When the butterfly’s eggs hatch into caterpillars, the ants begin to supervise them, protecting them from predators and milking them for honeydew. Occasionally the caterpillars are actually carried inside the nest once they have pupated, and then in July, having emerged as butterflies, guided back out and encouraged to the tops of plants where they can pump out their wings and take off.
In this way the same nest can care for generations of butterflies (which don’t usually travel very far away).
These little gems of wisdom can make even the most tedious species of interest, and make the whole experience of nature watching even more fascinating.
The Thrill of the Hunt
Watching wildlife can be a difficult and trying hobby. You can sit in a field for hours, on countless days in, watching and waiting for a barn owl to appear, whilst only receiving a 3 second glimpse for your efforts.
You can spend every odd weekend for 8 years looking for adders, and not see a single one.
The twitcher knows this feeling better than anyone – I know people who have travelled hours and missed the bird, or been over ten times to see one and never quite caught a glimpse.
Take this to the next level if you’re a wildlife photographer; it’s not simply enough to have seen the creature – you have to have got a decent photo or it didn’t happen. I must admit I am guilty of this particular sentiment, and I am often more annoyed if I get spectacular views of badger cubs playing having forgotten my camera, than I would have been if I had not seen it at all.
For other species fieldcraft is key, and it requires knowledge and skill to be able to find and approach them.
It’s the thrill of the hunt, it’s satisfying our natural instincts not with a bow and arrow, not with a rifle, but shooting with a camera. The challenge of finding the creature, getting close, the hours of toil put into taking that one photo or film make the end result all the more satisfying. Just like running a marathon; it wouldn’t be rewarding if it was easy.
Wildlife can be Awe-inspiring
When I say wildlife can be awe-inspiring, perhaps you automatically think of record holding animals, like the 200mph peregrine falcon, the 30m long blue whale, or the arctic tern who can fly a whole 1.25 million miles, the equivalent of 3 round trips to the moon, in its lifetime.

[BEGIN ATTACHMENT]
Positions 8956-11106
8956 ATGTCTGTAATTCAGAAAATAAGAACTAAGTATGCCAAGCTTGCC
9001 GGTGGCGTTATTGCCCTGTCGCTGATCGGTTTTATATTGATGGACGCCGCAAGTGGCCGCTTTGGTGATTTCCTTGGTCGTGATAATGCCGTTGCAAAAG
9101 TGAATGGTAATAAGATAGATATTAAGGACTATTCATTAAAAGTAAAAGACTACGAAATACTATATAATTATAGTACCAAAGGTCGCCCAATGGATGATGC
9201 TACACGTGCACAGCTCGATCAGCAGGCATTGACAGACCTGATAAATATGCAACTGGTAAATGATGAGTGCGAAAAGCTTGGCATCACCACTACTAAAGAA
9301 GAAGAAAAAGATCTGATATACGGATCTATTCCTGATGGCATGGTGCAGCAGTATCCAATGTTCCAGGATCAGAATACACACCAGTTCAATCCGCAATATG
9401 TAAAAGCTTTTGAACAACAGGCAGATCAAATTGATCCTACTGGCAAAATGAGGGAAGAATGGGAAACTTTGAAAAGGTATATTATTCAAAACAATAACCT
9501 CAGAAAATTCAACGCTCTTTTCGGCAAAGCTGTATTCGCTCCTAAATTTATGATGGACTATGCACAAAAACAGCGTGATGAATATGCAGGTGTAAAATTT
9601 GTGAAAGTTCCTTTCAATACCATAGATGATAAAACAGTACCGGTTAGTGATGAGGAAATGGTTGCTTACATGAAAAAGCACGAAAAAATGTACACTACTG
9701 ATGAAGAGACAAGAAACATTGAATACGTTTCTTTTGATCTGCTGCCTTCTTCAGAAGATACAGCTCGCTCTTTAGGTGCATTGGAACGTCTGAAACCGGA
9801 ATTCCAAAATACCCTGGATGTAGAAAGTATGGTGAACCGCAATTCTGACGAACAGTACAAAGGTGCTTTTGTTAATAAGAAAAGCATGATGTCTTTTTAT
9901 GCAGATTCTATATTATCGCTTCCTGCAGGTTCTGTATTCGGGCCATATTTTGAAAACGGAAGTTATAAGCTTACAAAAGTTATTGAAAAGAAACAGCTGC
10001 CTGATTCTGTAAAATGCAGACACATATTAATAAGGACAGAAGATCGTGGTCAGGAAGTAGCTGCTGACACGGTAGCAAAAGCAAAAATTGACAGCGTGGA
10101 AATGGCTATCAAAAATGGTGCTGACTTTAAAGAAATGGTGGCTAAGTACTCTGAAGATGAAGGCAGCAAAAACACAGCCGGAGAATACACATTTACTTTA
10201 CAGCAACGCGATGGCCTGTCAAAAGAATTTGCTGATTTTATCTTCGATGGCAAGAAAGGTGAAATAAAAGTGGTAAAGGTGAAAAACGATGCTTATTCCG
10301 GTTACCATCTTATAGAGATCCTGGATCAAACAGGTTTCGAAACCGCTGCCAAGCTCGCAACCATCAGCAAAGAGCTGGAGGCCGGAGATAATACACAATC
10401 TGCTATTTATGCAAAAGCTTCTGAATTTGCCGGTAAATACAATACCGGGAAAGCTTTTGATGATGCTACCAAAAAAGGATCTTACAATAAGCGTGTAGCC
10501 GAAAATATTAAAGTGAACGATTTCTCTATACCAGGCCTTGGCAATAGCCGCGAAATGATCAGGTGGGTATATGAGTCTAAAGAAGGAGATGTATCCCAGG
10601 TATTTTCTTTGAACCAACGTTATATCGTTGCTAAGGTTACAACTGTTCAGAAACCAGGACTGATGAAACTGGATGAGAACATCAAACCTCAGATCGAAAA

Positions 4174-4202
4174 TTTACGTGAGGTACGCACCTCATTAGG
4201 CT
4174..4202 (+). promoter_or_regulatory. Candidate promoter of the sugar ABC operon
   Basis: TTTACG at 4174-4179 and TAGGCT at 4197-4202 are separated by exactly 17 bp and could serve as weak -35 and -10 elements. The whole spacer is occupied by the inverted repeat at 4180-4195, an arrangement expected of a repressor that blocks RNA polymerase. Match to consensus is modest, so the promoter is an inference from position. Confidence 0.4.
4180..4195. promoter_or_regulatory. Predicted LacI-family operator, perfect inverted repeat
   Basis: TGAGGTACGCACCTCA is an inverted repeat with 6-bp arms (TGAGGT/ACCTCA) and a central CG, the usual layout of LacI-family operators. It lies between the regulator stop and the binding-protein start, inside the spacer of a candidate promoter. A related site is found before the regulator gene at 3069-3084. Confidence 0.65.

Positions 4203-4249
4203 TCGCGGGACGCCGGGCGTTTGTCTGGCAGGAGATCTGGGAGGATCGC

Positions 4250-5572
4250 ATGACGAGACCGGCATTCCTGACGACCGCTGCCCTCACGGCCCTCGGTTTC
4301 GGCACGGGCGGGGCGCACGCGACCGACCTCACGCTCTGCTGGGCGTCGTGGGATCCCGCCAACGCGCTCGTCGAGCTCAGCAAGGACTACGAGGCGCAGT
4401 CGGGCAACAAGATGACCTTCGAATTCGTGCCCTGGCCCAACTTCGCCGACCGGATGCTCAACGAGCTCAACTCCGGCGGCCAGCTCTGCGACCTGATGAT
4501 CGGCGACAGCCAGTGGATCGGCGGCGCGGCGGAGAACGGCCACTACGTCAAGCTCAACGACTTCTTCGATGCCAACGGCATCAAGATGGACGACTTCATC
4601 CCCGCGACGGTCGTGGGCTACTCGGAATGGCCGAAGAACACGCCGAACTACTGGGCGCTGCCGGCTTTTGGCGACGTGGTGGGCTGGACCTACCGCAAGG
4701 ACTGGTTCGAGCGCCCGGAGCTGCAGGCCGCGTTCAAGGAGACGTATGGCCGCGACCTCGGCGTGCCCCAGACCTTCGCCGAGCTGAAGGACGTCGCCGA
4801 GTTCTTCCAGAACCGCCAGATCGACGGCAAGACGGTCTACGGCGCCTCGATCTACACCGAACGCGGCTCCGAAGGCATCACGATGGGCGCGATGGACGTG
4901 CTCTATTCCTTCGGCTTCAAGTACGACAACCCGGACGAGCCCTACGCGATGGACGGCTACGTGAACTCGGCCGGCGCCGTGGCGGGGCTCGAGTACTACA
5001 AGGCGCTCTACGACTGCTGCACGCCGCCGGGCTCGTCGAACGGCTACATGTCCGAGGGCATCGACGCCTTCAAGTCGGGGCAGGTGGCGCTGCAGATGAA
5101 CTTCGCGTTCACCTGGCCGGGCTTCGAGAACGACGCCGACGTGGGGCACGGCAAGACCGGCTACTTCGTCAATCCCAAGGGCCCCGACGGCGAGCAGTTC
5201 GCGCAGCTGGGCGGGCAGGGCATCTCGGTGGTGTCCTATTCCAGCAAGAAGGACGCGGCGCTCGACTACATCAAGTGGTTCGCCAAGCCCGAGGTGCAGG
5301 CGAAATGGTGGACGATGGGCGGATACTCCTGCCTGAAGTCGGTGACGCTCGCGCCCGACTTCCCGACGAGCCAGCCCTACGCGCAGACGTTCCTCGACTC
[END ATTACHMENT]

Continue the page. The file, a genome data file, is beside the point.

But the smaller beauties of nature can make our jaw drop just as much. When describing the incredible changes a caterpillar undergoes inside its pupa, a friend told me that this was one of the main reasons he believes in God – all of the beautiful little details and complex interactions that exist in the natural world. He believes that it is not something that could just have happened by coincidence.
I think this is summed up quite well in my following (true) analogy. I found a curious mushroom in the woods, off the beaten track, where not many walk. Have a look below…
It had a beautiful, perfect heart inscribed into it. This wasn’t a big mushroom, and so for anyone to create that they must have had a delicate knife or something similar. What do you think?
It’s not hard to agree with my friend when confronted with amazing spectacles such as starling murmurations, strange relationships such as that of the Silver Studded Blue Butterfly and Black Ants, or even just the extraordinary beauty of a bluebell forest.
To witness such beauty is pleasurable, enlightening, and good for you. Patients that have a view out on a landscape while recovering in hospital recover more quickly than those that don’t, for example.
But what we must realise is that this beauty is a privilege. At the moment, it’s something that as a whole the human race is taking for granted, and moreover exploiting. We have to understand that it is not only in our best interests to conserve the natural world, but also our responsibility, and this is a feeling that seems to be lacking somewhat in politics at the moment. This has to change.
To be honest, after writing all of that, I still seem to have dodged answering the question directly. Why do I really love watching wildlife?
To that I reply: why doesn’t everyone love watching wildlife? I think it is more newsworthy that someone should not be astounded by the natural world than the opposite.
And I hope, having listened to my argument, and no doubt from your personal experiences, you will agree with me.
If you want to listen to some other young voices, there are plenty of young naturalists with great blogs, you can find some on my ‘Links’ page. Please do visit and comment, it means a lot to us.
Thanks for reading!